Here you’ll find brief reports of the talks we’ve heard at Society meetings. In these we try to include any web links or other pointers to further information that were provided by the speaker at the meeting. If you were at one of our meetings and would like to correct or expand the report relating to it then please email our webmaster.
Chris Lintott was unable to visit us as he was on La Palma, so Tony Sizer stepped into the gap at short notice, and gave us an informative and entertaining talk entitled Violent Universe.
The Universe is not as benign to life as many people think. From the moment we are born it is attempting to kill us. There are several examples of what might be called “Weapons of Mass Destruction” which the Universe might employ against us.
“Things That Go Bump”, i.e. things which might collide with the Earth, include meteorites and asteroid. Collisions with such objects are about the only disasters which we might have a chance of avoiding. Spaceguard is an organisation which is searching for Near Earth Objects and none so far has been predicted to be on a collision course with the Earth, although Apophis gave us a nasty scare a few years ago.
A close approach of a star could be problematic, not because of the radiation from the star, but as a result of the gravitational effect of the interloper on the orbits of the planets or, in the case of a more distant approach, on the orbits of the comets in the Oort Cloud. The orange dwarf star Gliese 710 might cause problems of this nature in about 1.5 million years time.
“Things That Go Bang” include Novae, Supernovae and Gamma Ray Bursters. These might cause damage to the Earth’s ozone layer which would then be unable to filter out the Sun’s ultraviolet light. Fortunately there appear to be no precursors of these objects within a dangerous distance of the Earth at the moment, but who knows what might happen in the future?
At our April meeting Andrew Norton of the Open University spoke to us about Finding Exoplanets. The idea of exoplanets has been around for a long time, but it is only in more recent years that they have been identified … Continue reading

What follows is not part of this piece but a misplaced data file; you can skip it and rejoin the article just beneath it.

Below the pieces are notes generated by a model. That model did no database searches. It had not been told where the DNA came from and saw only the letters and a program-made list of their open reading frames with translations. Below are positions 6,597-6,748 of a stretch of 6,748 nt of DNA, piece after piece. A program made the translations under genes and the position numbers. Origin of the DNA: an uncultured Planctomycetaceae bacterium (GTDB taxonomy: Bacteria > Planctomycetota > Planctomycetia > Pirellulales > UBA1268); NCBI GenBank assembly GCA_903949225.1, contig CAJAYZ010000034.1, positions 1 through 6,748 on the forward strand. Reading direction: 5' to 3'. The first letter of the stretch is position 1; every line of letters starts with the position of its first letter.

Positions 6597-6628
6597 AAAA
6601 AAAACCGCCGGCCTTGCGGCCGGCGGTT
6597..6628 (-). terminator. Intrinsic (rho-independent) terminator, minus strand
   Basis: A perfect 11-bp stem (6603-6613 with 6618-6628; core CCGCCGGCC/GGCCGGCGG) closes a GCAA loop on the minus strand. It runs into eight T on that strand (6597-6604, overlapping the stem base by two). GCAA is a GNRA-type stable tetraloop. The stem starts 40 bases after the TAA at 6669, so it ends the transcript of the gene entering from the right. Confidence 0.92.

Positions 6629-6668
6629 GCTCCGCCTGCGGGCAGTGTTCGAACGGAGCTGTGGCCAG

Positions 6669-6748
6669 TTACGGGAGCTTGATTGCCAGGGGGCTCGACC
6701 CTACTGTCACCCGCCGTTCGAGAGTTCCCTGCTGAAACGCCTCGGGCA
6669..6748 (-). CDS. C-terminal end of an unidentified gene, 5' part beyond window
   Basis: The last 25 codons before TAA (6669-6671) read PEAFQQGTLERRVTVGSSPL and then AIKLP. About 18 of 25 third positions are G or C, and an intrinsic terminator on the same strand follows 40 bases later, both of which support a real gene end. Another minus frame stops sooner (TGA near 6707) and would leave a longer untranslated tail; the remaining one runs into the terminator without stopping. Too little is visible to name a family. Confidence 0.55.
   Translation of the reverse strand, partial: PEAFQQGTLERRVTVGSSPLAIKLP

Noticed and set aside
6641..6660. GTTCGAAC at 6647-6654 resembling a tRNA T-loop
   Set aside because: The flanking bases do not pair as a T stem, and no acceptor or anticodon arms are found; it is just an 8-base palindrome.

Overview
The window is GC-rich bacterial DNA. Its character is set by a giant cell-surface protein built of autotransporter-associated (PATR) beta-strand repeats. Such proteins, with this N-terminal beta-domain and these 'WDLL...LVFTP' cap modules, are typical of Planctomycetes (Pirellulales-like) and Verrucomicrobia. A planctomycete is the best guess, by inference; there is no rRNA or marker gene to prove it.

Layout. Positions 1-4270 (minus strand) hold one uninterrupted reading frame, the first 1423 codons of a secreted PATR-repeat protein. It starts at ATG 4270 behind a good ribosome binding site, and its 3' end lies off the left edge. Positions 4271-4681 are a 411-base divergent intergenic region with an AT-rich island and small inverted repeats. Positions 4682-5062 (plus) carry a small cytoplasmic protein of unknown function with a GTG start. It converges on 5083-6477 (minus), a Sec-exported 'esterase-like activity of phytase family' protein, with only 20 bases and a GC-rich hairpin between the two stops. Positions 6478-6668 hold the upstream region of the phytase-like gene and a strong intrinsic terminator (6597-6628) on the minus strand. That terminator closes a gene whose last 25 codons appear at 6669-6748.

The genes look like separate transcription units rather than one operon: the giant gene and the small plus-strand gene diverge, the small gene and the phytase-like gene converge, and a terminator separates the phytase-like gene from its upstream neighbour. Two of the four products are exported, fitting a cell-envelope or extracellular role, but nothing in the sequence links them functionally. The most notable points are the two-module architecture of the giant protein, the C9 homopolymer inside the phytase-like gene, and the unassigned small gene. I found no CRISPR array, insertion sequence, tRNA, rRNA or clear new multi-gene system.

The subject of March’s OAS meeting was The Antikythera Mechanism and the Mechanical Universe and it was presented by Professor Mike Edmunds. He started his talk with a brief history of its discovery. In 1901/2 a hoard of magnificent objects … Continue reading
Our November meeting was addressed by Jack Carlyle, a PhD student at MSSL, who gave us an entertaining and informative talk on how they observe the Sun. With the help of some amazing animations, including one of a collapsing sun, … Continue reading
Our May meeting was addressed by Alec Boksenberg, who gave us a lively talk about The Intergalactic Medium and Other Things. This was a very interesting and wide ranging talk including evidence that dark matter must exist. He said that … Continue reading
Our April meeting was addressed by Paul Money, who gave us a lively talk about his favourite Images of the Universe volume 1. He introduced 10 images and gave an interesting insight into each one. These included diverse topics such … Continue reading
Our October meeting was addressed by Andrew Coates (Mullard Space Science Laboratory), who gave us a talk about ExoMars. Miriam writes: This was a very informative talk about exploration of Mars, and how MSSL is working on an instrument called … Continue reading
Our October meeting was addressed by Brendan Owens (Royal Observatory, Greenwich), who gave us a talk with the title Solar Secrets: Understanding our Star, the Sun. Miriam writes: We were given a whistle-stop tour of the Sun covering sun spots, … Continue reading
Our August meeting was addressed by Alan Aylward (UCL), who gave us a talk with the title Colouring the Sky. Miriam writes: We had an eventful start to this meeting as were locked out at BEECHE! Fortunately Carole was able … Continue reading
Our July meeting was addressed by Roger O’Brian, who gave us a talk with the title Dark Energy and Dark Matter. Miriam writes: Why don’t stars escape from their galaxies? Why doesn’t dark matter fall into black holes? Questions, conundrums … Continue reading
Our August meeting was a Members Evening. After the Chairman’s welcome and introduction, Mick Welham, our Observing Officer, gave us a slightly longer than usual observing report, including a selection of members’ images from the last two months. Then Carole … Continue reading
Our July meeting was addressed by Jerry Stone, who gave us a longer than usual talk about Apollo Hoax stories. In the first half of the talk he presented a number of pieces of evidence cited by various individuals in … Continue reading